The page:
Given the intelligence of modern clocks, we could shift time continuously to match the sun.

There’s the Sunshine Protection Act (Wikipedia: “Sunshine Protection Act”), and there’s the Save Standard Time movement (SaveStandardTime.com). Two sides of the same wooden nickel, which would lock us into one of the two levels of the current see-saw of time we go through every year.

But there’s a fourth option (the third being to change nothing): a continuous time shifting system that would allow the clocks, most of which have enough processing to handle the task of keeping time in sync with the sun. The rest would be replaced.

How would it work? Much as it does today except without the one-hour cliffs that make us extra sleepy and screw with our natural adjustments twice a year.

The simple recommendation would be that for a month preceding the current time changes, clocks would gain or lose two minutes per day. The math checks out: `2 minutes × 30 days = 60 minutes = 1 hour`. We could go for two months and one-minute changes, or we could go longer and sub-minute changes, but a one-month change seems like a sweet-spot to me.

How would we cope with a more gradual change? Would people still get all screwy? Would we even notice? To find out, we could reprogrammed a prominent university’s smartphones and changed the time two minutes per day for a month. At the end of the… Okay, that would violate the ethical strictures on psychological experiments, not to mention the laws against computer trespass. Let’s use our imagination, instead.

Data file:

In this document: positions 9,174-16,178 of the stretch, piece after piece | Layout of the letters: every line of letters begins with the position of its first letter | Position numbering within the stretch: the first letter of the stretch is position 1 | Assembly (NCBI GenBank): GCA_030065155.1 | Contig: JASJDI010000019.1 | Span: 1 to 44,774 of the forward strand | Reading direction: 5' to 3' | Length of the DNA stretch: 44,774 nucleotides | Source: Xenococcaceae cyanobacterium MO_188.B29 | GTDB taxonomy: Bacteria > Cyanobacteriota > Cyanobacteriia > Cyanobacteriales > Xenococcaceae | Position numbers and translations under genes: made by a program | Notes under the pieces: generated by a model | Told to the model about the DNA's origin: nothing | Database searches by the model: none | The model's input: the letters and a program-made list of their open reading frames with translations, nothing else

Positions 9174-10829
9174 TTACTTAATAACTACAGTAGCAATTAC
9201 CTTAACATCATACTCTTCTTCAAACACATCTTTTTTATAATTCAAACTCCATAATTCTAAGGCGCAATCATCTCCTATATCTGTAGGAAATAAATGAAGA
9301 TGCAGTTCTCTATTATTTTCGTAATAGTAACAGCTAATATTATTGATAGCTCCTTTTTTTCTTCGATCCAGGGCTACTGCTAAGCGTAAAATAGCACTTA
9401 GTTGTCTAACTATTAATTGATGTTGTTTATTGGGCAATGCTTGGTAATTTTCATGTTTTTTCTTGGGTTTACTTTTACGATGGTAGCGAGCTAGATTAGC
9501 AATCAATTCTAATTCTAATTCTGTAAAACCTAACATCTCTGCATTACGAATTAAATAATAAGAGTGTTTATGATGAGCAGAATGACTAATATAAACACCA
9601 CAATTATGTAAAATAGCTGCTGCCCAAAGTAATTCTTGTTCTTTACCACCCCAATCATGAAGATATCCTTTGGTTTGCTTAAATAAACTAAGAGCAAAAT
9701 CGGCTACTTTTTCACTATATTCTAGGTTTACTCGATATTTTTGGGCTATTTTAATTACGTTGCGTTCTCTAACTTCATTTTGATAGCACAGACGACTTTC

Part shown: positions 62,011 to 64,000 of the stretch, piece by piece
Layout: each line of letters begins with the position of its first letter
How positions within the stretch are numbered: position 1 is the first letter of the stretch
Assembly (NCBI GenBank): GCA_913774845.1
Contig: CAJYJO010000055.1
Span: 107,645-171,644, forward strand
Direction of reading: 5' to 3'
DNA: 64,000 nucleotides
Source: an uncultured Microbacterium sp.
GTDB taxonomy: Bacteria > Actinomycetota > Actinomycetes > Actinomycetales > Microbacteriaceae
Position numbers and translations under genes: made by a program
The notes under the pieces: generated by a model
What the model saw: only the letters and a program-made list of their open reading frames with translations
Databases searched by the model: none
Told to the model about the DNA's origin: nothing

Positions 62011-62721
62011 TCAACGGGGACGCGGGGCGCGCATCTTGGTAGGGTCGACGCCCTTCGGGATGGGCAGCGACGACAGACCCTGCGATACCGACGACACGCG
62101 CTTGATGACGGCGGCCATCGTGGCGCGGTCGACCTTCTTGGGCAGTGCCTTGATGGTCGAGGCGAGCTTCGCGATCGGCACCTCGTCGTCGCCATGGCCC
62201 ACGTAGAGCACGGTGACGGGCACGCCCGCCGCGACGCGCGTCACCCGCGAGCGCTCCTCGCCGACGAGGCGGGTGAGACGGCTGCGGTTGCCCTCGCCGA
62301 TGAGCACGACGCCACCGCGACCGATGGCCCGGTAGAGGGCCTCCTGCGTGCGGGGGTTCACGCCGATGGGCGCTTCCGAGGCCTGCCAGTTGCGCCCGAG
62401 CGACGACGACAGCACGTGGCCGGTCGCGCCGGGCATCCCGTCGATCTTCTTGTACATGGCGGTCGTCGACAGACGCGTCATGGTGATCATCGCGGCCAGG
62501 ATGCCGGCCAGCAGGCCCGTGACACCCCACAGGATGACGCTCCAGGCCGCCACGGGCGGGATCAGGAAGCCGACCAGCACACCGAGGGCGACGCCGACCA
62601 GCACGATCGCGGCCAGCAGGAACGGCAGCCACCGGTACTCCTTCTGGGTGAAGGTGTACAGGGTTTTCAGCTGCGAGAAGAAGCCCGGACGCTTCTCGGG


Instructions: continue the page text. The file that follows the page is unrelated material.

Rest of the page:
In all likelihood, a gradual change would go unnoticed for the first week (`Δt=14 minutes`), with little impact on sleep. But in the second week, one might notice some minor symptoms of time-irregularity, such as wearing mismatched socks. Nope. Not at two minutes a day. I don’t believe it. I bet we wouldn’t even notice!

The biggest sticking point against it is for devices and clocks that wouldn’t support it. It would take you more than two minutes per day to change them to fit the new system. (If it actually became reality, people might just reset such chronometers at the end of it, at the beginning of it, or at some greater interval than daily.)

(There is an extension of this idea that would have phones set time year-round and would vary it finer than current timezones do. The main issue with the extension has to do with knowing what time it will be when one is traveling. Timezones as they are already make cross-zone travel kind of head-fucky, particularly crossing more than one zone, but if you added continuous timezones to that… seems bad.)

While it seems like a better way, I have no doubt it won’t happen. But which of the leading changes has a better chance? I think permanent Daylight Saving Time seems most likely. It’s more popular, with several states having passed enabling legislation that only require the federal government to allow it. While any state can already go permanently on Standard Time, the places that want to change tend to want more sun in the evening than the morning.

I think most people who want change don’t care as much about the time the sun is up as they care about not having to climb up (in spring) and fall off (in fall) an hour-high temporal cliff every year. I know that’s what bugs me about the time changes. That and the week-or-so afterwards when I’m still adjusting to it.

Which would you prefer? I’d rather take it two minutes at a time and keep both (assuming that my guess is correct—that we’d barely notice).

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